07 February 2019

The Stars Hang High


"In the light of the moon, near the sea, in the isolated places of the countryside, one sees, all things take on yellow shapes, indecisive and fantastic." -  from Songs of Maldoror by Comte  de Lautremont, translated by JL. 

Night has been a source of wonder and speculation to artists, a subject so vast that it begs  to be pondered.  Are we immersed in the universe through darkness or do we become deatched from it?  Or both?  Nocturnal journeys under the moon and beneath the stars can induce a sense of vertigo in this "kingdom of the indistinct."   A visual vocabulary that draws on abstraction is certainly well-suited to this subject.

Peter Doig painted The Milky Way  when he was still a graduate student at the Chelsea School of Art.  "At the time I rode my bike every day to Chelsea along the Embankment and was looking a lot at Whistler's quick washy paintings which often had a small figurative element.  The stars themselves came from a star chart of one of my fellow students.  They represented the Milky Way in November which is when I painted them in."
Doig's Milky Way is a masterpiece of indirection.  The reflections in preternaturally still water show  a world where earth has disappeared, become liquid.  Trees and stars both clump and separate in their reflections.  Doig shows us the vastness of the universe in that night sky by placing a young girl adrift in a canoe at the center of the image.



Vincent Van Gogh wrote in 1888, "Often the night seems more richly colored than the day."  Jan Sluijters, agreed with his Dutch compatriot on the evidence of Maanacht IV.  It was at the turn of the century and more than a decade after Van Gogh's death that his work become known to a generation of younger artists who seized on night as a subject for their radical new style.  On his way home from travels sponsored by his Prix de Rome, Sluijters passed through Paris in 1906 and took Fauvism home with him to Amsterdam.   The red halo around the moon in Moonlight illuminates a landscape where everything solid appears to be red-hot.  Oddly enough, I recently saw a photograph of a sunset landscape with water with these same colors.  Who can say definitively that this vision is unrealistic?    At the time he painted Moonlight in 1912, Sluijters was a prominent avant-garde painter who inspired Piet Mondrien whose fame would outpace his own.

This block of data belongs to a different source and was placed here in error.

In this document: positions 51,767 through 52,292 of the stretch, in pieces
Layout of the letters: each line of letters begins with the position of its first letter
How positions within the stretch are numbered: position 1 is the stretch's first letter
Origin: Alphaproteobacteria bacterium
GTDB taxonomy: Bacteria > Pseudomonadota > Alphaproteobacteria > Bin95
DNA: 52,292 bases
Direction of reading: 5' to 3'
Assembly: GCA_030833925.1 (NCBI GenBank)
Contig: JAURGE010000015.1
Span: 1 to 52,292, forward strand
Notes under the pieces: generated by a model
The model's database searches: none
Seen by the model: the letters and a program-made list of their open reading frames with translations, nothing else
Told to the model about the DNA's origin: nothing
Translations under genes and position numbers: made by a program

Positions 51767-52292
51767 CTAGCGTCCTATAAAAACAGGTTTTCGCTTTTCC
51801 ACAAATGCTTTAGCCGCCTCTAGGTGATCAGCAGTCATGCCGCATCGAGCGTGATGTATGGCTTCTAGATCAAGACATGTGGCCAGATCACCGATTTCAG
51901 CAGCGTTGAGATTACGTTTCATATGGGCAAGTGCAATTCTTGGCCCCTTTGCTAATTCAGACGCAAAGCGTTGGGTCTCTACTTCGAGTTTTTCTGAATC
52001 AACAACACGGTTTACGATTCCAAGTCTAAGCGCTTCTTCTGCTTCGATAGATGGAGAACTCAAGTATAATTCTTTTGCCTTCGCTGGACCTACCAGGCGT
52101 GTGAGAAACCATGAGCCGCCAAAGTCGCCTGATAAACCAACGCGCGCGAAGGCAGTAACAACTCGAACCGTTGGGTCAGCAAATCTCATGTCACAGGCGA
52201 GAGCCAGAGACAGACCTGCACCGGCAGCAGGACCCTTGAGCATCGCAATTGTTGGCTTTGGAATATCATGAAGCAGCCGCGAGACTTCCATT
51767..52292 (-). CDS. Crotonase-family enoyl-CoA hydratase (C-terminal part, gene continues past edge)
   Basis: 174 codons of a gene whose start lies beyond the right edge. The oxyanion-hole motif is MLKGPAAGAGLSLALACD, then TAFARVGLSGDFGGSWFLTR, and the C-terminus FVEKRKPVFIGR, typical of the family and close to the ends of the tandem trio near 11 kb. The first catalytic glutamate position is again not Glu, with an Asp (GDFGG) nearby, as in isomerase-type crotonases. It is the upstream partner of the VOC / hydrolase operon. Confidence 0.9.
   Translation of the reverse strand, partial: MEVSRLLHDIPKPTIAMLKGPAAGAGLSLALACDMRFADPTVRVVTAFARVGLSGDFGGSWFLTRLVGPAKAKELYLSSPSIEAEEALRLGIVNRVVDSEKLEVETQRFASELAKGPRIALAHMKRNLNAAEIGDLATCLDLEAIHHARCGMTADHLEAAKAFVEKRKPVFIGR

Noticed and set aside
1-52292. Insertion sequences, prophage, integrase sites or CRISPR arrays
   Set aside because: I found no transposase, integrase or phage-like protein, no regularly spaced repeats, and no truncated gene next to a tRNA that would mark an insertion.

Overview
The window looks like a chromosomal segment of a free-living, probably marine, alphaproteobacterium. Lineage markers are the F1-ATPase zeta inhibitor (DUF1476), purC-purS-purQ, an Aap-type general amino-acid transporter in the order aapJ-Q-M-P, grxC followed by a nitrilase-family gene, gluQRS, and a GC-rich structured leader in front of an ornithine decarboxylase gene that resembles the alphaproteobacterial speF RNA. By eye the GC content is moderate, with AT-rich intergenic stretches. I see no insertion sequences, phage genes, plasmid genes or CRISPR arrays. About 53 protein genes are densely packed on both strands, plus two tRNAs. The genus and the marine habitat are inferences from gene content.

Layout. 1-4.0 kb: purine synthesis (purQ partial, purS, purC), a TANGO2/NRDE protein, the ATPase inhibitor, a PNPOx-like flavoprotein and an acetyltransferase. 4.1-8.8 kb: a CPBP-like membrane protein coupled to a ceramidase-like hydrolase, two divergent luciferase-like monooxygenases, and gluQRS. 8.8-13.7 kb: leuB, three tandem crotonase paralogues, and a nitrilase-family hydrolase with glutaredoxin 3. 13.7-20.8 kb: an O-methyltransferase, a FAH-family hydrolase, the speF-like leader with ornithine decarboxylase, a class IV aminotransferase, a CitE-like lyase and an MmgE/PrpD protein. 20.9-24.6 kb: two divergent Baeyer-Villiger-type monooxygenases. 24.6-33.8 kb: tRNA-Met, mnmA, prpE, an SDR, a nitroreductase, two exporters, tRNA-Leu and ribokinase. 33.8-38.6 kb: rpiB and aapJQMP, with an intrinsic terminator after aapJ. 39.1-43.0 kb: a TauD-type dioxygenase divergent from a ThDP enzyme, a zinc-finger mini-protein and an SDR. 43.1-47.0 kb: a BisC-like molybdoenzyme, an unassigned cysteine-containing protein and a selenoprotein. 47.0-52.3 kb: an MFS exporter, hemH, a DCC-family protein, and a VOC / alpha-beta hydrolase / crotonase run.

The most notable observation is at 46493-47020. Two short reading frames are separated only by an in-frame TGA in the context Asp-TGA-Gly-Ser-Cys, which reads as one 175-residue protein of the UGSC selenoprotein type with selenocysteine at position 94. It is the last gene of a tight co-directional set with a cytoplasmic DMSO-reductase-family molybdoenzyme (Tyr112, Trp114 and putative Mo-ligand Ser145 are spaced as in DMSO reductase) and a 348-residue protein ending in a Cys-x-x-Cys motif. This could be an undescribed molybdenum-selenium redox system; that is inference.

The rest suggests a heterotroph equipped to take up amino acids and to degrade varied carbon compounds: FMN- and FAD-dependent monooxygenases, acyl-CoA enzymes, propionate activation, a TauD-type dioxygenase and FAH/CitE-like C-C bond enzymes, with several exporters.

Henri Michaux wrote a poem to explain (!) or obfuscate The Prince of the Night.

"Prince of the night, the double, the gland
of the stars,
from the seat of Death, from the useless column, from the supreme
interrogation.

Prince of the broken crown, 
of the divided Kingdom, of the wooden hand.

Petrified prince in the panther dress.
Prince lost.
 - "The Prince of the Night" , translated by JL





Henri Michaux grew up in Brussels and,  after moving to Paris in the 1920s he would denounce all things Belgian in his background. He became quite the explorer of unusual outposts, visiting Argentina and Uruguay, and even writing a book sort of about Ecuador (1929).   His refusal of public appearances and interviews  and even awards gave an impression of an artist fleeing his public.
Disdaining to attach specific meanings to his works, Michaux did his best to repel the attempts of others to impose them.  He made art in very controlled ways to reach an uncontrolled ends.  Ripples of orange, red, blue and even green flow across a black paper background in Le Prince de la Nuit.  Using black as his background color rather than the customary white was another of Michaux's deliberately provocative but inscrutable choices.  It is possible that the royal purple of the throne is  its only decipherable element.
So full of contradictions and prolific in both words and images, it comes a no surprise that the Michaux Archives in Paris are vast, they contain multitudes, as Walt Whitman might have said.

Thanks to Tania for reminding me of  nocturnal paintings by Leon Spilliaert and William Degouve de Nuncques, two Belgian artists.

Images:
1. Peter Doig (b. 1959) - The Milky Way, 1989, National Galleries of Scotland, Edinburgh.
2. Jan Sluijters (1881-1957) -  Maanacht IV (Moonlight) 1912, Museum Voorlinden, Wassenaar, Netherlands.
3. Henri Michaux (1899-1984) - Le Prince de la nuit (Prince of the Night), 1937, Pompidou Center, Paros.

2 comments:

Tania said...

Such beautiful nocturnes also by Spilliaert, Degouve de Nuncques....
Thanks for the stars.

Jane said...

Tania, yes. These two Belgian artists made beautiful night pictures. Vertigo-inducing, too, in Spilliaert's work. I should add links to them, thanks to you.